Mycotoxin in Edible Nuts, oilseeds, and Legumes

Food commodities like nuts, oilseeds and legumes are major dietary constituents which are widely consumed across world in form of traditional food or as a functional ingredient in processed foods. These constituents also help in combating various lifestyle associated chronic disorders as these are enriched in dietary proteins, fiber, polyunsaturated fatty acids, and phytochemicals. However, these materials, due to their physical and chemical composition, are particularly susceptible to mycotoxin contamination due to the presence of filamentous fungi/molds. Mycotoxin contaminated can occur any time during supply chain, either during vegetation in the field or during storage, as well as during the processing.

Mycotoxin  based contamination appears to be one of the major causes for economic losses of food and feed stuff and generating health-related risks posing serious health threat to both humans and livestock. Mycotoxins are low molecular weight secondary metabolites that are naturally produced by certain molds in food products under warm and humid conditions. Mycotoxins appear in the food chain as a result of mould infection of crops both before and after harvest. Most mycotoxins are chemically stable and can survive food processing.  The adverse health effects of mycotoxins range from acute poisoning to long-term effects such as immune deficiency and cancer. Exposure to mycotoxins can happen either directly by eating infected food or indirectly from animals that are fed contaminated feed.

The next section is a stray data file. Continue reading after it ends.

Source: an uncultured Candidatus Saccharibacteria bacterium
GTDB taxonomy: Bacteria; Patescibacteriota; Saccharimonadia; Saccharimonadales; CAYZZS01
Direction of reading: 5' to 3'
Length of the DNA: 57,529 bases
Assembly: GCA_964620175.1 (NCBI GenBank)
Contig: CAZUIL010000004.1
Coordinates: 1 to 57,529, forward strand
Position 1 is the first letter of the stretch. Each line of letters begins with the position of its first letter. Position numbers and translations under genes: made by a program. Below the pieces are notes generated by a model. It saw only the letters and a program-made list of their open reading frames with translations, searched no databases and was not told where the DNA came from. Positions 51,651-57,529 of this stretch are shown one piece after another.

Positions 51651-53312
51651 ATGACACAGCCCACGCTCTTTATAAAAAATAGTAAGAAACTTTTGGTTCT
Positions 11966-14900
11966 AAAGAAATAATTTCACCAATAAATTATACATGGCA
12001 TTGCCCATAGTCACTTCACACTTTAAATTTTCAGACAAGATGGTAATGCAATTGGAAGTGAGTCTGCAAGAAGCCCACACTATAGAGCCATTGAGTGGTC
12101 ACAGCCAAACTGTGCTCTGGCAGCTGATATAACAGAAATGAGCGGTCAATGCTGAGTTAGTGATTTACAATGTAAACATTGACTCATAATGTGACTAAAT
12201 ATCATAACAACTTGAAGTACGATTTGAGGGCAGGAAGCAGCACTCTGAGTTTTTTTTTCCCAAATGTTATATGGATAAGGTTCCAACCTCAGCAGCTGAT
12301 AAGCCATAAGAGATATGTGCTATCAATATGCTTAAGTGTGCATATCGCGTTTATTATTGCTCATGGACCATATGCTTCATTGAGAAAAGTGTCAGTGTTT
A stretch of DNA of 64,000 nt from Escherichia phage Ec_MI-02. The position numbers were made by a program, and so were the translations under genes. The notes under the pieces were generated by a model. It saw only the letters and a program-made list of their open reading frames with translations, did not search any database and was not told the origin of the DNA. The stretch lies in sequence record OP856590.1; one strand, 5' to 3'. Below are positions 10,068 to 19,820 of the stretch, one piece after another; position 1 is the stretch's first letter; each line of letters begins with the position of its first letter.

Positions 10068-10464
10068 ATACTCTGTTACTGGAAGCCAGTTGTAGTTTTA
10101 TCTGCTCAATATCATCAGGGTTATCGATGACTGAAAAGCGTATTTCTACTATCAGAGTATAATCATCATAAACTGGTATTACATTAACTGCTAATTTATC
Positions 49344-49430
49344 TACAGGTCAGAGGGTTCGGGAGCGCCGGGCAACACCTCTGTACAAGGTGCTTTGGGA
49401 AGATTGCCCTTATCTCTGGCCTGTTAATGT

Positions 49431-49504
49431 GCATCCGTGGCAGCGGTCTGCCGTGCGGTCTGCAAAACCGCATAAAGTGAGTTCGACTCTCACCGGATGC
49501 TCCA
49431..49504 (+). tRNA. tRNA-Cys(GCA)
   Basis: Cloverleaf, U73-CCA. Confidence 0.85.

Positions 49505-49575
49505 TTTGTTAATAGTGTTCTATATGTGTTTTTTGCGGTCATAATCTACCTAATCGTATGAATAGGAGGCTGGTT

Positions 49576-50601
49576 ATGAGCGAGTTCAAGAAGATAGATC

Several hundred different mycotoxins have been identified, but the most observed mycotoxins that present a concern to human health and livestock include aflatoxins, ochratoxin A, fumonisins, zearalenone and deoxynivalenol. The major toxigenic fungal genera are Aspergillus, Penicillium and Fusarium producing a diverse group of mycotoxins with adverse effects. Insect infestations and damage play a major role in fungal infection and mycotoxin contamination. Insect control either through pest control, breeding or genetic engineering of resistant cultivars and/or biological control through the application of non-toxigenic strains is a promising tool to reduce mycotoxin contamination.

A. Classification of Mycotoxin Flora:

Fungi contaminating nuts, oilseeds and legumes have been conventionally divided into two groups:

  1. Field Fungi: Field fungi are those that infect the crops throughout the vegetation phase of plants and they include plant pathogens such as FusariumAlternaria, and Botrytis  .
  2. Storage Fungi: This group include Aspergillus, PenicilliumRhizopusand Mucor genera that infect grains after harvesting i.e., during storage.

B. Types of Mycotoxins 

  1. Aflatoxins: